The SRTM instrument used C-band microwaves, which are about 5.6 centimeters in length. Small microwave bands, such as C (5.6 cm) and X-band (3.1 cm) microwaves, interact with small objects such as branches and scatter within tree canopies. Because of this scattering, SRTM DEM measurements in forested areas actually correspond to the height between the ground elevation and the top of the canopy.
Longer L-band (24 cm) microwaves can penetrate deeper into forest canopies. SAR measurements using L-bands can be used to distinguish between different types of mangroves, based on their root structure. Red mangroves have large, interwoven root systems, called stilt roots, that result in different scattering mechanisms than black and white mangroves with smaller roots.
Simard used SRTM-derived mangrove height within the mangrove areas mapped by Giri to estimate forest aboveground biomass and carbon density. His team estimated that mangroves store about 1.75 billion metric tons of carbon above ground.
But SAR doesn’t provide an accurate estimate of tree canopy height. Simard and colleagues used lidar data from the Geoscience Laser Altimeter System (GLAS), the primary instrument aboard NASA’s Ice, Cloud and land Elevation Satellite (ICESat-1) satellite (in orbit from 2003 to 2009), to get measurements of maximum canopy heights for mangroves.
Lidar works much the same way as radar instruments, except that lidar instruments use electromagnetic waves in the optical and infrared wavelengths instead of microwaves.
“The reason lidar is better than radar at getting canopy heights is because it’s operating in the near-infrared, in this case, and interacts with everything it encounters, starting with the leaves at the very top of a canopy. Radar, on the other hand, saw through the leaves, and interacted with larger branches,” said Simard. “Lidar gives you a really good measurement of the actual height of the trees.”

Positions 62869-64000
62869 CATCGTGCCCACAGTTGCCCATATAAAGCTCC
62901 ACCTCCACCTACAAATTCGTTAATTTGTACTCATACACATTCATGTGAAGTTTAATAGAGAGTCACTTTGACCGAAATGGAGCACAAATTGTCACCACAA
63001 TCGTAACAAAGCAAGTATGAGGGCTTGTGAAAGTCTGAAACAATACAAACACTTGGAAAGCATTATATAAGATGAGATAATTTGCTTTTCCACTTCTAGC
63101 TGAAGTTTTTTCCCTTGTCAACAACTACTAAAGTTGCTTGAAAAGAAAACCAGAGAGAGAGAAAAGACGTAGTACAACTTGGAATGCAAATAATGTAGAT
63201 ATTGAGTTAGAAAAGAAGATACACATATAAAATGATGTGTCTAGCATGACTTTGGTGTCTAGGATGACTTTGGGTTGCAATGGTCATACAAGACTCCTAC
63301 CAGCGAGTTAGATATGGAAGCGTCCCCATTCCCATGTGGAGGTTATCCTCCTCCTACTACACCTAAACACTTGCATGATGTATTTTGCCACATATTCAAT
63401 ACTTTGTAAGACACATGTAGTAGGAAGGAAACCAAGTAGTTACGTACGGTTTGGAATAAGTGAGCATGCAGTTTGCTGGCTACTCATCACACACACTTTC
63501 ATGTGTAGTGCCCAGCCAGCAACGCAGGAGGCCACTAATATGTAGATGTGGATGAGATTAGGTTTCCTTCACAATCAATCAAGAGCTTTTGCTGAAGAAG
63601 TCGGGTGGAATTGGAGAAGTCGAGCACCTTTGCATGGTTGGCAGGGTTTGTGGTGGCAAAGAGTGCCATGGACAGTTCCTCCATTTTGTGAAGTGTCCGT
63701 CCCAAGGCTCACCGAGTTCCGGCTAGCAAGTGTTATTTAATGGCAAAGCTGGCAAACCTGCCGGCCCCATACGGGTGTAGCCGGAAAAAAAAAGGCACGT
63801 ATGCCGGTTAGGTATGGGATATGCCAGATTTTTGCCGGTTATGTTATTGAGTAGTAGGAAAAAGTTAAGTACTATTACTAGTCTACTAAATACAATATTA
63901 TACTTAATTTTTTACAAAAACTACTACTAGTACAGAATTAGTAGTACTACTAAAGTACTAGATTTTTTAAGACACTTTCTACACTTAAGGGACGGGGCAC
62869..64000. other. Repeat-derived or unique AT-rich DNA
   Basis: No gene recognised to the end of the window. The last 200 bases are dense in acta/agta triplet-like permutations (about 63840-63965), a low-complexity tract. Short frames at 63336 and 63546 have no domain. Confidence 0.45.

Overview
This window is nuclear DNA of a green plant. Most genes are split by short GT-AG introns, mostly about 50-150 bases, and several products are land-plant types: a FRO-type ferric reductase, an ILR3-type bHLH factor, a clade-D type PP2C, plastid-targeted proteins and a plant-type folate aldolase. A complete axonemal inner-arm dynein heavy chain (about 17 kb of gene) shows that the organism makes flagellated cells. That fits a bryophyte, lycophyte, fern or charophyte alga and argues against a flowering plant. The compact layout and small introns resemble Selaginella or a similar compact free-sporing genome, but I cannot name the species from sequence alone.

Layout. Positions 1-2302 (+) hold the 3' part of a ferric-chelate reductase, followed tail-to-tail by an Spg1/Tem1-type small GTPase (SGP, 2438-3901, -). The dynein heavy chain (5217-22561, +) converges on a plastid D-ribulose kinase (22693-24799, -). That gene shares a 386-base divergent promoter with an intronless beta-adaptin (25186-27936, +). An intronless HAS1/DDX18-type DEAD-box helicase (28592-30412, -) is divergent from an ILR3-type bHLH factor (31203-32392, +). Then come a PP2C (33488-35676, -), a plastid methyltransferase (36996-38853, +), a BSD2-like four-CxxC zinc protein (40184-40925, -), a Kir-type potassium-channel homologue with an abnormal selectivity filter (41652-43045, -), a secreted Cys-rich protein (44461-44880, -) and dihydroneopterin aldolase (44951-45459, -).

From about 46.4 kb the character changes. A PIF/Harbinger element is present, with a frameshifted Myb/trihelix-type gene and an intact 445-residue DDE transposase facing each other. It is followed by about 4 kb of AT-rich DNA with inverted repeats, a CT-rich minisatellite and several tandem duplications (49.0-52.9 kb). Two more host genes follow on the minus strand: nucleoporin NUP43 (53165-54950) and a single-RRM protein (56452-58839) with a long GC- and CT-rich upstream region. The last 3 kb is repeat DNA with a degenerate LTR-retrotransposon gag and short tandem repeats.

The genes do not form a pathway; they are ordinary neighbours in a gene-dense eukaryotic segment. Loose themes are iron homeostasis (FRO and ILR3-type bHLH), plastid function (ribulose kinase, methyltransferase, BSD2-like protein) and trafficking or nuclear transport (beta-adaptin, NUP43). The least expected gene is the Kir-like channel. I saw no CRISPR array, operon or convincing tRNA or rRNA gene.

Yet there are downsides to lidar. So far, spaceborne lidar datasets don't provide global coverage.
“You cannot make images out of spaceborne lidar data yet because the measurements are sparse. Lidar measurements are also sensitive to clouds, so the resulting dataset is even more sparse,” said Simard. “We collected all of the lidar data that intersected Giri’s mangrove map and used that to calibrate the SRTM data to get a global map of mangrove canopy height.”
Simard’s study found that mangroves are significantly taller than previously reported. Equatorial West Africa and South America are hot spots for giant mangroves. The tallest mangroves were found in the Gabon Estuary in Africa and towered 65 meters (213 feet) tall.
Simard’s group is now working on developing new maps of mangrove size and extent by using lidar data from NASA’s Global Ecosystem Dynamics Investigation (GEDI) and ICESat-2, and radar data from the TerraSAR-X add-on for Digital Elevation Measurements (TanDEM-X), a German Space Agency mission. His research group is also looking into drivers of mangrove loss around the world.
Simard, M., Fatoyinbo, L., Smetanka, C. et al. 2019. Mangrove canopy height globally related to precipitation, temperature and cyclone frequency. Nature Geoscience 12, 40–45: doi:10.1038/s41561-018-0279-1.